The afternoon run saw Coba throwing a polite sheltie tantrum full of lagging, slow sits and general surliness. It was his worst performance in the ring to date, but I have to appreciate the humor in the situation (and let's face it, the concept of competitive dog obedience is intrinsically hilarious)---he didn't do anything to actually disqualify himself, so he got his first points. Our score was 176 1/2; the lowest possible qualifying score is 170. Since there were only two qualifying dogs in the class, he got second place, a pretty rosette and a dog toy almost bigger than he is as well.

The day was stormy and a lot of entrants didn't show up. Unfortunately one of the people I did share a ring with was not only so new to this obedience thing that he didn't have the first clue as to how to do it, which is certainly forgivable, but was also a huge jerk, which isn't. He showed up with two dobermans that weren't even close to being ready, and during his runs repeatedly yelled at them, jerked on their collars, stomped his feet and raised his fists at them and even smacked them, all of which are strictly forbidden in dog shows and, had the judge been less nice, could have gotten him kicked off the grounds. His dogs got more and more nervous and upset as he dragged them through a process they had not been trained to understand; the bitch (who appeared to have whelped a few months ago...lovely!) actually took a snap at Coba as we were going in for the stays. I was a bit freaked, but thankfully she didn't get close, and was gated for it. The dog looked like he wanted to bite someone, too, but since he broke his sit within a couple of seconds, the handler held onto him (being an angry dick while his dog got even edgier) for the rest of the trial. Oh, and this fellow also insulted his wife loudly in front of everyone assembled, too. I am sincerely hoping that I never hear a judge telling a competitor not to smack his dog, in the ring no less, ever again.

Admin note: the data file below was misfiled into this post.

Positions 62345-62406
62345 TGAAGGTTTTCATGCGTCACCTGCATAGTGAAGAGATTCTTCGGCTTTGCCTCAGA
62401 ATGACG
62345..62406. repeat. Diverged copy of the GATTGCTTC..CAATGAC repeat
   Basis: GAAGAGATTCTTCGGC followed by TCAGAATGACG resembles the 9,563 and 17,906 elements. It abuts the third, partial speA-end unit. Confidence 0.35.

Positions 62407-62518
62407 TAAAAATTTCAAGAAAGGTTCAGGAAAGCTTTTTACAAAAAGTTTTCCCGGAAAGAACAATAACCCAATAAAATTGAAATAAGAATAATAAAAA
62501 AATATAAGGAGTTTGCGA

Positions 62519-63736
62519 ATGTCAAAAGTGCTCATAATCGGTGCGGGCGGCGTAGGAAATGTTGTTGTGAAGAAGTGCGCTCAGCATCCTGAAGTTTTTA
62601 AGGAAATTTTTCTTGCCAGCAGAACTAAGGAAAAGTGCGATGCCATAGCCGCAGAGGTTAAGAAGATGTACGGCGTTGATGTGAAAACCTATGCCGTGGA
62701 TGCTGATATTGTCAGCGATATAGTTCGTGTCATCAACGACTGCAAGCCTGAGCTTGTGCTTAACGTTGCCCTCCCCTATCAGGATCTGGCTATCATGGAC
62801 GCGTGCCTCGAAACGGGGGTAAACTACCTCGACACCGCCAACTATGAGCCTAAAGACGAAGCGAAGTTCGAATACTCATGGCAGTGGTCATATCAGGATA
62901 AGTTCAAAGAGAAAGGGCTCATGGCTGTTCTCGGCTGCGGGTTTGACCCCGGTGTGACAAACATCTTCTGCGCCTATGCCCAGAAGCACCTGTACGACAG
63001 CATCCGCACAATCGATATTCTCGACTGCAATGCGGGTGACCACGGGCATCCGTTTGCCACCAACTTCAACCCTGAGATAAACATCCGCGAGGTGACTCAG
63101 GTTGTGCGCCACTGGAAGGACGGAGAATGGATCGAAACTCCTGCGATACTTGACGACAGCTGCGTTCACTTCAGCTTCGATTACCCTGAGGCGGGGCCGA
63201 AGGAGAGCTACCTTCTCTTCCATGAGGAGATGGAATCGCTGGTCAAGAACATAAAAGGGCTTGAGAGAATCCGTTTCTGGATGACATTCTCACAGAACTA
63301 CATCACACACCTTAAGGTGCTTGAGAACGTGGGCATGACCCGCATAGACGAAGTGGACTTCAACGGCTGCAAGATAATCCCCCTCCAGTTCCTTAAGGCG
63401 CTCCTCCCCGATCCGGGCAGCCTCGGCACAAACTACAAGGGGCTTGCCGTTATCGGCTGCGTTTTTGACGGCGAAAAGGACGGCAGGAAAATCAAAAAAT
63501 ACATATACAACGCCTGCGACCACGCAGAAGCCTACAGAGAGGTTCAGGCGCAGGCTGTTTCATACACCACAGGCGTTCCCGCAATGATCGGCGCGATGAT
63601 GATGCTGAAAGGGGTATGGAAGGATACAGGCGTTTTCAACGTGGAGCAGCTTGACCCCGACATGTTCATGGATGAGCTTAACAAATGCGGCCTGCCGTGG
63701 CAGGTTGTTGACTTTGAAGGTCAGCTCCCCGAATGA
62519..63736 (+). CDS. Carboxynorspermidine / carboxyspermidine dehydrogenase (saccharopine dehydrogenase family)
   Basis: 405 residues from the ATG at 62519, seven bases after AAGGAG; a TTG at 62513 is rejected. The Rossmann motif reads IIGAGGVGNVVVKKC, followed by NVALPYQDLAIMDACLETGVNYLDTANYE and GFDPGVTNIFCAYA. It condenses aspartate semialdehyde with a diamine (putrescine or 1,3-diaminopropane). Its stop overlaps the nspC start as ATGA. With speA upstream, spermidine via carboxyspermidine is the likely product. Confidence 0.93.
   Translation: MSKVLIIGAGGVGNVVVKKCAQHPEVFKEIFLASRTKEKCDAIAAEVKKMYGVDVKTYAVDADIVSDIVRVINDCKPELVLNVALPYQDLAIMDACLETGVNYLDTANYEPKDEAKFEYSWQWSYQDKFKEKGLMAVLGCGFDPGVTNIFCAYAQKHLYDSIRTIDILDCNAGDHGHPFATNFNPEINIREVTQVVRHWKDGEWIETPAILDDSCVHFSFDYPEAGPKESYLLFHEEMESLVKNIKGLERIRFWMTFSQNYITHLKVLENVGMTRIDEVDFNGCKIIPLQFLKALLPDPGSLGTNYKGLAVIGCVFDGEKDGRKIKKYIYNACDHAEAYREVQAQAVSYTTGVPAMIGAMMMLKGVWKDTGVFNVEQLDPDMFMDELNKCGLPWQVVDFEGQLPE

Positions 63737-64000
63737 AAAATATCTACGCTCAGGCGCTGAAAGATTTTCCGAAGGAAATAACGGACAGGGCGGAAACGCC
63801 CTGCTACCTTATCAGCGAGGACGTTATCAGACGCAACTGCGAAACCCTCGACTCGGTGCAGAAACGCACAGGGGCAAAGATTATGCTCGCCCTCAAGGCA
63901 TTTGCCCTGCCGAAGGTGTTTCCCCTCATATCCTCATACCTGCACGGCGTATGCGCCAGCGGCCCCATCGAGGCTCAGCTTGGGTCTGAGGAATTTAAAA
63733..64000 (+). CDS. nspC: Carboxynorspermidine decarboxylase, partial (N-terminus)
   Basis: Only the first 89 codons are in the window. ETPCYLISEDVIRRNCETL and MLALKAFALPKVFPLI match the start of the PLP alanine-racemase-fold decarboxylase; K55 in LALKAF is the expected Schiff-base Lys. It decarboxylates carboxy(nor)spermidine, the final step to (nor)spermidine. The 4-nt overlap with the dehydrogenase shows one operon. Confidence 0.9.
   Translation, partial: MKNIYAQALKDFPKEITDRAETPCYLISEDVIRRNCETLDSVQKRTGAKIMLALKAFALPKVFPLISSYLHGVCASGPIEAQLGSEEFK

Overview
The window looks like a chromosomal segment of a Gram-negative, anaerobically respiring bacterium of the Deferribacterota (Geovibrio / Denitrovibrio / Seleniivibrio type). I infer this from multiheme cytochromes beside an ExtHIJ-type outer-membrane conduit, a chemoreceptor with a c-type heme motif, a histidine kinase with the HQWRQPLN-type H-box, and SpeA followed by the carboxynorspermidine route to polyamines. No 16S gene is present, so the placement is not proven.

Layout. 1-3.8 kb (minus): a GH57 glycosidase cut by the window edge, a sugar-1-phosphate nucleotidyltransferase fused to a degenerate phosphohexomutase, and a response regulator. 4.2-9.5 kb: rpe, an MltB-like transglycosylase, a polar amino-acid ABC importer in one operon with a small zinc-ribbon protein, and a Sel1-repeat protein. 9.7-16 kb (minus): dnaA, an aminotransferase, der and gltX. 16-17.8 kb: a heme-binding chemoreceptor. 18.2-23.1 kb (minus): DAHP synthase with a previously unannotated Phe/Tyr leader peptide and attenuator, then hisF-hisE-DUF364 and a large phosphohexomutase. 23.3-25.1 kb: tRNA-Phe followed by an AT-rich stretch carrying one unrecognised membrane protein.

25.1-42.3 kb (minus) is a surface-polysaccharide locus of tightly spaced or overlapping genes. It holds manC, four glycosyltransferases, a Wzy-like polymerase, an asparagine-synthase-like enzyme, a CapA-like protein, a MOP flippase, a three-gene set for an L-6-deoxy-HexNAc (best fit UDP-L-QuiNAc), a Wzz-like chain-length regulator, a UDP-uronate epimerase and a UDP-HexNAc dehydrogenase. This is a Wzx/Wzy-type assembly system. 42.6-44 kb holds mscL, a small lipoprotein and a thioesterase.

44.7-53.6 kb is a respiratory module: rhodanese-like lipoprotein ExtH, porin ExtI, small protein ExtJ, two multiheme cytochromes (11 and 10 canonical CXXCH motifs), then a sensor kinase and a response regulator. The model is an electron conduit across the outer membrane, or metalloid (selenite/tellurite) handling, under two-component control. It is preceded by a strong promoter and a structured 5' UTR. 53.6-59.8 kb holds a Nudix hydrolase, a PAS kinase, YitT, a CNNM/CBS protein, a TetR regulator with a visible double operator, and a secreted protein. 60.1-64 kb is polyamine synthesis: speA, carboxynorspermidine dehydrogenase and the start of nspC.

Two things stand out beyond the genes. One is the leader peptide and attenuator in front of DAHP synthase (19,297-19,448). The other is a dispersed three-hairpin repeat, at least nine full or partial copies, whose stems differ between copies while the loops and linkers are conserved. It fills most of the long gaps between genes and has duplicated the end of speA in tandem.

Coba's stays were perfect this time, though. Even if he did make the ring in the first trial. Sigh.

Two more successful runs, and beastie will have his CD title. Fun and progress!

Dorkiest picture ever of team Coba beneath the cut )


Mar. 8th, 2011 03:08 pm
summer_jackel: (Default)
Dog pictures from the last couple of weeks. Emphasis on the zoom!


make those dogs run! )
summer_jackel: (Default)
When I got home today, Mr. Greybird was happy to see me, hopped right onto my hand and wanted pettings. I'm so touched. I introduced him to his play area and cage in my bedroom (essential to maintain household harmony; most of the sounds he's produced so far aren't any more obnoxious than my little birds', but Nicki isn't quiet, and he can project). He wasn't nervous or hesitant at all; he's hanging out on the tree, watching me ride now. What a sweetie.

Kyn called me this evening, and we both happened to be in the room with birds. Nicki and Ninja started whistling at each other over our conversation; it was hilarious. It is probably for the best that I'm seeing someone who also keeps parrots...

Gavin is regrowing breast feathers, which makes me happy. He still Wants Kaya More Than Anything. Kaya is seeming a little jealous and a bit needier than usual, so I'm giving her extra attention and taking care to handle her before I take Nicki out. None of the other pets seem to care, although of course the dogs immediately added Nicki's cage to their list of areas to check regularly. The area that skirts my birdcages is spotless. This is not because my parrots eat neatly.